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blogs i <3: Moveable Type

snurched from type-truck.org, forgive me...

I found this blog only a month or so ago, long past when the type truck was in my area. But I have been enjoying the delayed posts of the trip… let me explain a little, and I’ll try to do this as much from memory as I can. There’s this lady, see (who I am in love with from afar) who is driving a big panel truck all around the country. There’s a printing press stuffed in the back, and a whole bunch of type and offset printing stuff (I am completely ignorant in these areas, my terminology will be poorly chosen). Anyway, she got the funding for this crazy trip by setting up a kickstarter project, and she has been visiting her supporters and such along the way, hosting printing demonstrations from the back of the truck! She has profiled a number of amazingly innovative and creative print studios that she has visited along her way; a community that I did not know existed, but I now long to be a part of… ahh, longing and attachment how we struggle with eachother…

snurched from type-truck.org, forgive me...

Back to the point…. it’s a neat read, check it out. And someday I hope to intersect paths with the type truck, and the amazing type lady….

This all got me to thinking about printing, and typesetting and bookmaking, what history I am aware of, and what the future might hold. I remember reading an article once about a startup project. it was a printed book vending machine. The idea was, you would insert money (credit, coupon codes, whatever) and selet a classic book that you would like to own (or a new book, I can’t remember). Then you would select what level of printing you would like. A small archival version, with a hard board binding? Or a recycleable softcover pulp version, perhaps with slightly larger than normal print, and extra wide margins for notetaking. The main thing I remember about the article, was that the whole thing fell apart because they couldn’t find a glue, suitable for binding, that would stay hot in the machine, and workeable on an as needed basis. What a waste of ingenuity!!!! I love this idea. I know there are issues with publishers, authors etc, but the IDEA is fantastic. I wonder why it never caught on (oh, wait, publishers, distributers etc.)?

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So this started me thinking down another line, one that I have been musing over lately seeing as we are entering the “age of the web of interconnected things” or whatever (read Cory Doctorow, digest, then return here). And a thought struck me, what about 3-d printed offset printing? it’s a bit meta, but bear with me. Using a 3d printing setup, you could “print” or typeset an entire page, or multiple pages in a single printing. depending on how good a quality inking you can get from 3d printed materials (and how many prints you could get from each) this could be a quick and easy way for small time publishers, and niche bookbinders to get into the market of small scale artisinal book making….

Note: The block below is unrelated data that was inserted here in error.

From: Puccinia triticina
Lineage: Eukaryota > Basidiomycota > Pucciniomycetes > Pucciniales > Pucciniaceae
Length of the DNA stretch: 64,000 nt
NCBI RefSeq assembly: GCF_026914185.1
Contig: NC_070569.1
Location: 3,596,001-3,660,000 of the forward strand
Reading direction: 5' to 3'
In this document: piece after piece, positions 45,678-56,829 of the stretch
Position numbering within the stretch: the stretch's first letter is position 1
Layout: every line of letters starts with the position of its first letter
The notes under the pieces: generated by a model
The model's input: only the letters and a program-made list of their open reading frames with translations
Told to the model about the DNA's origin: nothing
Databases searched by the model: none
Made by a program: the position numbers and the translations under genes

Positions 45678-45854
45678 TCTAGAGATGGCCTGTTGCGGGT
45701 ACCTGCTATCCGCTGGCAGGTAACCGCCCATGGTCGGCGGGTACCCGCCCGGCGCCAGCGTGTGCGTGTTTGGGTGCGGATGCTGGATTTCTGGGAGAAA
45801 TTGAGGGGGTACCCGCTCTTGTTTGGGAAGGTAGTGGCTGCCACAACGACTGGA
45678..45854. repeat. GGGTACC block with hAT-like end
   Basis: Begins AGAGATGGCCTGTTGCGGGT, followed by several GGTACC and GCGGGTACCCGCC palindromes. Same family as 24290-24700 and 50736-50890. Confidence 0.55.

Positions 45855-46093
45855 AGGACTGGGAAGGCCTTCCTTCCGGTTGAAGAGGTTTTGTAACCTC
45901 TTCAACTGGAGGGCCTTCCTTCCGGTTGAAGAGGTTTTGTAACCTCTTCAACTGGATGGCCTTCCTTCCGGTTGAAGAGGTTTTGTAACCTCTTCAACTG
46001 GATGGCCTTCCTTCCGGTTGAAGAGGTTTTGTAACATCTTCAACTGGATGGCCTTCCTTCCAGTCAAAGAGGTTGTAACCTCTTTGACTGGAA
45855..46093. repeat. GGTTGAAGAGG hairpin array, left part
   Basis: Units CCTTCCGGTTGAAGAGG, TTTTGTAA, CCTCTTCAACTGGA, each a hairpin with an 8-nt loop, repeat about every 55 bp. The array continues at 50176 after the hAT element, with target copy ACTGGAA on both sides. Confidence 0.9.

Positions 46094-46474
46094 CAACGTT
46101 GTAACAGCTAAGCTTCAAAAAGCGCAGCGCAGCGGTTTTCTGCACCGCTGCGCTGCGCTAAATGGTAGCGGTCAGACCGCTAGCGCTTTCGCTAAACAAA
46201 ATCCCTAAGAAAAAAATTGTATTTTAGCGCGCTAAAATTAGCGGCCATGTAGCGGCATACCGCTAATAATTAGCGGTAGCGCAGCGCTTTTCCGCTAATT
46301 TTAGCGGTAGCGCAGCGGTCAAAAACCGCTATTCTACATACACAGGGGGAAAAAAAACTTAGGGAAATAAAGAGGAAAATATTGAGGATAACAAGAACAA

You could print twenty-page drums like old mimeomachines, novels could be printed by hand in a run of mere days, by a single person. you could 3d print the entire press, designed from scratch…

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And then, what is the point of it all, is there interest out there in this kind of thing? Or are we all just going to be reading the news and our favorite novels and watching spacesoaps off of little screens printed on the inside of our eyelids… and be perfectly happy never to touch a real object again????

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But there is something fascinating about printing things in this way, with ink applied to a negative relief pressed to a paper medium of some kind. A little while ago I experimented a bit with it myself. i finally put scratch awl to soapstone and carved something into this little chinese seal that I have had for years and never known what to do with.

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I chose a drawing done by a friend of mine, and it turned out beautifully, if I do say so myself. It’s crude, compared to the original, which was a fine line pen sketch, but it turned out pretty good; only looking moderately like it was scrawled in crayon. In any case, the experience was fun, playing with positive and negative space, and slowly forming a picture by removing material. I will probably try my hand at some more of this, I have some tools for linoleum relief in a box somewhere I think. I learned another, more personal lesson too, and it is this: that one must never hold on too tightly to the intention behind a piece of art… a viewer makes their own interpretation, and it is seldom what you expect, often not what you would like….

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